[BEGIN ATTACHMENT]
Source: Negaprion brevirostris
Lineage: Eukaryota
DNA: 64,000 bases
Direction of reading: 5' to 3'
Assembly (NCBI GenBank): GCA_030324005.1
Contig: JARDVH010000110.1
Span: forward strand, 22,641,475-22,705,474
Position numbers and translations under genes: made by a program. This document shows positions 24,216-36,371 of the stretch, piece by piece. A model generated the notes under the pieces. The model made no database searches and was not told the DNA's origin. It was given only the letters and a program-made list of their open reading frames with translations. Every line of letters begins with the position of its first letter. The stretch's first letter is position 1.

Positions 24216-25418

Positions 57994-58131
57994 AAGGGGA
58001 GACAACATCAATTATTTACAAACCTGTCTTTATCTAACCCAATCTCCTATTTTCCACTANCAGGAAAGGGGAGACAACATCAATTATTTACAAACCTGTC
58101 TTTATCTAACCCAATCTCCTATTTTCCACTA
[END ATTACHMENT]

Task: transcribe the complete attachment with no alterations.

Source: Negaprion brevirostris
Lineage: Eukaryota
DNA: 64,000 bases
Direction of reading: 5' to 3'
Assembly (NCBI GenBank): GCA_030324005.1
Contig: JARDVH010000110.1
Span: forward strand, 22,641,475-22,705,474
Position numbers and translations under genes: made by a program. This document shows positions 24,216-36,371 of the stretch, piece by piece. A model generated the notes under the pieces. The model made no database searches and was not told the DNA's origin. It was given only the letters and a program-made list of their open reading frames with translations. Every line of letters begins with the position of its first letter. The stretch's first letter is position 1.

Positions 24216-25418

Positions 57994-58131
57994 AAGGGGA
58001 GACAACATCAATTATTTACAAACCTGTCTTTATCTAACCCAATCTCCTATTTTCCACTANCAGGAAAGGGGAGACAACATCAATTATTTACAAACCTGTC
58101 TTTATCTAACCCAATCTCCTATTTTCCACTA